How to interpret OCS 2007 R2 Monitoring reports


After deploying the Monitoring Server role in your OCS organization you start getting some feedback and reports to analyze. In this blog I will try to explain in short how to analyze the data from the monitoring reports.

On how to deploy the Monitoring role, see my earlier post on the subject

The MOS value

In the monitoring reports you see a MOS score for each instance that is being measured. To determine the MOS score an absolute categorization rating (ACR) is used. The ACR scale rates from 1-5 where 5 represents an excellent experience. In a manual process the users are asked to rate the quality their experience. When all the users have rated their experience, the average of these values are calculated as a mean option score (MOS). Although MOS scores are not a perfect representation of the listening experience, they do make it possible to compare and contrast listening experiences.

If group A reports an MOS of 4.1 and group B reports an MOS of 2.2, it is safe to say that, on average, listeners in group A had a much better experience than listeners in group B. 

The Monitoring server does not ask users to rate their listening experiences on scale of 1-5; instead the Monitoring server uses a series of algorithms to predict how users would rate the quality of each listening experience. Based on those algorithms the Monitoring server reports several MOS scores.

The MOS scores

  • Listening MOS –A prediction of the wideband quality of an audio stream being played to a user. The MOS score takes into account audio fidelity and distortion as well as speech and noise levels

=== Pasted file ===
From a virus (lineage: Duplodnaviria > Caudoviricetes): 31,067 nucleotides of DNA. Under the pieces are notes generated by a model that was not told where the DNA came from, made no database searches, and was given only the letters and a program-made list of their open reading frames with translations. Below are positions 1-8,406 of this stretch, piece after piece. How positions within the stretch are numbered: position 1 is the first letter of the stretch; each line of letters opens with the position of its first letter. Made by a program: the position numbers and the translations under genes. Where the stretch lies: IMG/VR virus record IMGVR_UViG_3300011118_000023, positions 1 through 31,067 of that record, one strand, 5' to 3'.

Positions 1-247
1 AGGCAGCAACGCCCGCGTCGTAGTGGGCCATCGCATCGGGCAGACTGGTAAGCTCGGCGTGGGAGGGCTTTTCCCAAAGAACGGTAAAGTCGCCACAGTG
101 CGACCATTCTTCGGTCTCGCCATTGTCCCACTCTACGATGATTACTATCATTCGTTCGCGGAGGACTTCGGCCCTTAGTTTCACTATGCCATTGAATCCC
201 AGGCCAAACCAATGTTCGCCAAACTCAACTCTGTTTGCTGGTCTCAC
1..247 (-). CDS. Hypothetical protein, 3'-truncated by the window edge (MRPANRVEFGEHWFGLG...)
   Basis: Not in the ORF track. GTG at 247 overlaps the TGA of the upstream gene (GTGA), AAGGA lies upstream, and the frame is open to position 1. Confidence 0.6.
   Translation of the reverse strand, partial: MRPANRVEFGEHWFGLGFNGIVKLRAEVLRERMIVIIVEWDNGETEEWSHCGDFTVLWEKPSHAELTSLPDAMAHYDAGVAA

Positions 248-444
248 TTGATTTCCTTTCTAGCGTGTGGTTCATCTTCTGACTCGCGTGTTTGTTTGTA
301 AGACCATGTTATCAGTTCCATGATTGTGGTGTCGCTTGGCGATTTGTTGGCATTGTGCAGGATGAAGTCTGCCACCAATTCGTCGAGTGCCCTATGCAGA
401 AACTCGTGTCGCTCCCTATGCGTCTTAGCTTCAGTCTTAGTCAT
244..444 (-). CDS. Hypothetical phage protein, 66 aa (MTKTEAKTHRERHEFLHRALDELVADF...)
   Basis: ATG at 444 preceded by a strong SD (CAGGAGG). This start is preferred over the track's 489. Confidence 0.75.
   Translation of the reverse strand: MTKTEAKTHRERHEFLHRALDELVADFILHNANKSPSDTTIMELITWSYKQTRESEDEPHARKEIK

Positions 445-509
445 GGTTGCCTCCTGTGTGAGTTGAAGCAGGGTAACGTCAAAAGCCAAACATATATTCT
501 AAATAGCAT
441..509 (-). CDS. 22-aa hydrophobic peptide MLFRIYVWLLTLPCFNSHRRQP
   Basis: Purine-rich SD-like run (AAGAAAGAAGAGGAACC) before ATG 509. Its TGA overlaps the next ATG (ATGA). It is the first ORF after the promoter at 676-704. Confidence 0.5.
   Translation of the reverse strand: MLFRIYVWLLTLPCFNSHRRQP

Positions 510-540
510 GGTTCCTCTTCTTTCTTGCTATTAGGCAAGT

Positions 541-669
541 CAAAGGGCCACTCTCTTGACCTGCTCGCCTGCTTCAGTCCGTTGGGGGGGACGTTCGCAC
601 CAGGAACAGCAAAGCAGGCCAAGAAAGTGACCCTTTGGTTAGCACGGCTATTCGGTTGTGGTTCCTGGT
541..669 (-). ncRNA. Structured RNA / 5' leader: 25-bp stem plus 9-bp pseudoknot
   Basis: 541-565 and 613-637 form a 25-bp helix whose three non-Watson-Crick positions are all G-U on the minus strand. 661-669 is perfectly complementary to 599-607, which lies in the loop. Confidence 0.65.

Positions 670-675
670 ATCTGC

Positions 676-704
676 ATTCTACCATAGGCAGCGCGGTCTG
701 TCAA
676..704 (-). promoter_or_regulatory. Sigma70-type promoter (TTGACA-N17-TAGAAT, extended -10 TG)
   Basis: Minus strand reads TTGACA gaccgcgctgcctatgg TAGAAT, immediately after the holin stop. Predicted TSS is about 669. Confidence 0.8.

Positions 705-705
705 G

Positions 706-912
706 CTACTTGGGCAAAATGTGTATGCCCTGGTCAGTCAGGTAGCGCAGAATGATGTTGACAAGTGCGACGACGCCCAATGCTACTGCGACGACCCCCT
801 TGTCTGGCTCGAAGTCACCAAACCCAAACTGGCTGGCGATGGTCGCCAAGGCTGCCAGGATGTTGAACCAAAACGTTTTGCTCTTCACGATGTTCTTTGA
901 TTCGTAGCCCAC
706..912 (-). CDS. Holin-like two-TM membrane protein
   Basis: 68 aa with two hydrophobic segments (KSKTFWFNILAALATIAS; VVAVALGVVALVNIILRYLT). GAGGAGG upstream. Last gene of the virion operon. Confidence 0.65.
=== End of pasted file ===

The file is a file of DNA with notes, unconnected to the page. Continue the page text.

• Sending MOS –A prediction of the wideband quality of an audio stream sent from a user. The MOS score takes into account audio fidelity and distortion as well as speech and noise levels
  • Network MOS –Another prediction of wideband quality of an audio stream played to a user. In this case, however, only network factors are considered such as the audio codec used, packet loss, packet errors, and jitter (the variation in delay time of packets arriving at a destination) 
    • NOTE: Latency should not exceed 150 ms. In my experience a latency up to 300 gives a satisfying experience, as long as jitter is under control
  • Conversational MOS– A prediction of the narrowband conversational quality of the audio stream played to the user. This value is indicative of how a large group of people would rate the quality of the connection for holding a conversation

NOTE: Narrowband refers to audio codec that use an 8-kHz sample rate. Wideband refers to audio codecs that use a 16-kHz sample rate. Telephone-quality communication is normally categorized as narrowband.

For the complete documentation on how to deploy and use the Monitoring Server download the Microsoft® Office Communications Server 2007 Quality of Experience Monitoring Server Guide here:

Technical Refernces:

OCS Quality of Experience (QoE) – Quick Facts

Here is a blog that covers some facts about QoE using the monitoring OCS role. I noticed three points in the blog that I found useful

  • The OCS 2007 R2 Monitoring Role service and database can be collocated with a computer running Standard Edition (very small deployments only). If you do this, the full edition of SQL Server must be installed on the server (instead of the SQL Server Express Edition that is normally used).
  • 2005 Reporting Services SP1 or SP2 on the backend QoE / Monitoring role SQL database to get reports
  • For the OCS R2 Monitoring Role, you need to install the optional Report Pack for Monitoring server component
    • When installing the Report Pack you must point to a SQL server with Reporting Services installed
    • Reporting Services does not have to be installed on the SQL server hosting the monitoring database, you can point to any SQL server with Reporting Services installed in your domain

Visit the full post for more information here,